Beirut: American University. ... Royal Numismatic Society Special Publication 34. ... Buttrey, Theodore V. and Samuel E. Buttrey (1997), “Review Article: Calculating Ancient Coin Production, Again,” American Journal of Numismatics 9, ...
Author: Bloomsbury Publishing
Publisher: Bloomsbury Publishing
At age 65, Nerva assumed the role of emperor of Rome; just sixteen months later, his reign ended with his death. Nerva's short reign robbed his regime of the opportunity for the emperor's imperial image to be defined in building or monumental art, leaving seemingly little for the art historian or archaeologist to consider. In view of this paucity, studies of Nerva primarily focus on the historical circumstances governing his reign with respect to the few relevant literary sources. The Image of Political Power in the Reign of Nerva, AD 96-98, by contrast, takes the entire imperial coinage program issued by the mint of Rome to examine the "self-representation," and, by extension, the policies and ideals of Nerva's regime. The brevity of Nerva's reign and the problems of retrospection caused by privileging posthumous literary sources make coinage one of the only ways of reconstructing anything of his image and ideology as it was disseminated and developed at the end of the first century during the emperor's lifetime. The iconography of this coinage, and the popularity and spread of different iconographic types-as determined by study of hoards and finds, and as targeted towards different ancient constituencies-offers a more positive take on a little-studied emperor. Across three chapters, Elkins traces the different reverse types and how they would have resonated with their intended audiences, concluding with an examination of the parallels between text and coin iconography with previous and subsequent emperors. The Image of Political Power in the Reign of Nerva, AD 96-98 thus offers significant new perspectives on the agents behind the selection and formulation of iconography in the late first and early second century, showing how coinage can act as a visual panegyric similar to contemporary laudatory texts by tapping into how the inner circle of Nerva's regime wished the emperor to be seen.
1997. “Calculating Ancient Coin Production Again.” American Journal of Numismatics, 2nd Series, 9: 113–135. Buttrey, T. V. 1972. “Vespasian as Moneyer.” Numismatic Chronicle, 7th Series, 12: 89–109. Buttrey, T. V. 1993.
Author: Nathan T. Elkins
Publisher: Oxford University Press
Like coinage, bullion, financial instruments and a variety of commodities played an important role in Rome's monetary system. This book examines how the availability of such assets affected the demand for coinage and the development of the late Republican economy.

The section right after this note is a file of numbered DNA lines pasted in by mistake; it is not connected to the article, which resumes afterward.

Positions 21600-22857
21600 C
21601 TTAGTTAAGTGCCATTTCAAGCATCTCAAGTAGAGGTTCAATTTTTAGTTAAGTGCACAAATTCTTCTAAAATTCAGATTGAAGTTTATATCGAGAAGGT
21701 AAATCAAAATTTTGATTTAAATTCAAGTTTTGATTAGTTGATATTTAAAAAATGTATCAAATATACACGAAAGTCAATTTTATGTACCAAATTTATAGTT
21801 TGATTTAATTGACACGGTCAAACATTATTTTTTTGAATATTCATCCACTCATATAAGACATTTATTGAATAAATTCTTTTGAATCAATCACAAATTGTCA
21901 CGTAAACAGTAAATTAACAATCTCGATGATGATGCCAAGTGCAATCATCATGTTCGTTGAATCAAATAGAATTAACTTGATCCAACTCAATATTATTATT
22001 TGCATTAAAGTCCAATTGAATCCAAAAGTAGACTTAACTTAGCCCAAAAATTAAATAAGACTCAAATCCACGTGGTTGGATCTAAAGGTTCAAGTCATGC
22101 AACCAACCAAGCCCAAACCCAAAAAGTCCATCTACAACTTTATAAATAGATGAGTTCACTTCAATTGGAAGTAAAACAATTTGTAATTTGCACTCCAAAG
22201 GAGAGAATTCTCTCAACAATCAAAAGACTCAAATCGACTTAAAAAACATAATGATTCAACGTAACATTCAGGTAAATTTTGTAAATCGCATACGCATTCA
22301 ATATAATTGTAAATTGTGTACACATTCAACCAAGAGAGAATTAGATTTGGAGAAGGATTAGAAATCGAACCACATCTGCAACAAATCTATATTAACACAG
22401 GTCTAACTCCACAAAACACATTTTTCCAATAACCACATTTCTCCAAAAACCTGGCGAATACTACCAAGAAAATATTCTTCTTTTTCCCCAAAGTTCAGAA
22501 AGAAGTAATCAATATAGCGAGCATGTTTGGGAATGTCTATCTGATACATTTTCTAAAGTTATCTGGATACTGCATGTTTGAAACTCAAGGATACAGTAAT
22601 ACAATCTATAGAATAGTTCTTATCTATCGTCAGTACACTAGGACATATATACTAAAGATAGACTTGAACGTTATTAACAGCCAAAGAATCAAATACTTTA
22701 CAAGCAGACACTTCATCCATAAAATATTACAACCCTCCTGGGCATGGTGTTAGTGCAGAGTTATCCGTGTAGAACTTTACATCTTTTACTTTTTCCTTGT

“Calculating Ancient Coin Production II: Why it Cannot be Done,” Numismatic Chronicle 154, 341–352. Buttrey, T. V., and S. E. Buttrey, 1997. “Calculating Ancient Coin Production, Again,” American Journal of Numismatics 9, 113–135.
Author: David B. Hollander
The last great war of antiquity was fought on an unprecedented scale along the full length of the Persian-Roman frontier. James Howard-Johnston pieces together the fragmentary evidence of this period to form, for the first time, a coherent story of the dramatic events, key players, and vast lands over which the conflict spread.
For khwarrah and its representation , see T. Daryaee , “ The Use of Religio - Political Propaganda on the Coinage of Xusro II ' , American Journal of Numismatics , ser.2 , 9 ( 1997 ) , 41-53 , at 46-9 . Gyselen , ' Un Dieu nimbé de ...
Author: James Howard-Johnston
Publisher: Oxford University Press
Examining historical water use and ideology diachronically and cross regionally, this book reveals how religion, politics, science and social relationships transformed and were transformed by the manipulation of, uses of, and disputes over water in daily life, ceremonies, and literature.
Comparative Studies in Society and History 36 (1994), 447–462; Heinz Gaube, “Mazdak: Historical Reality or Invention? ... of Religio-Political Propaganda on the Coinage of Xusro II,” American Journal of Numismatics 9, 2nd Series (1997), ...
Author: Cynthia Kosso
Asia Minor under Rome was one of the wealthiest and most developed parts of the Empire, but there have been few modern studies of its economics. The twelve papers in this book, by an international team of scholars, work from literary texts, inscriptions, coinage and archaeology. They study the direct impact of Roman rule; the organisation of large agricultural estates; changing patterns of olive production; threats to rural prosperity from pests and the animal world; inter-regional trade in the Black Sea; the significance of civic market buildings; the economic role of temples and sanctuaries; the contribution of private benefactors to civic finances; monetization in the third century AD, and the effect of transitory populations on local economic activity.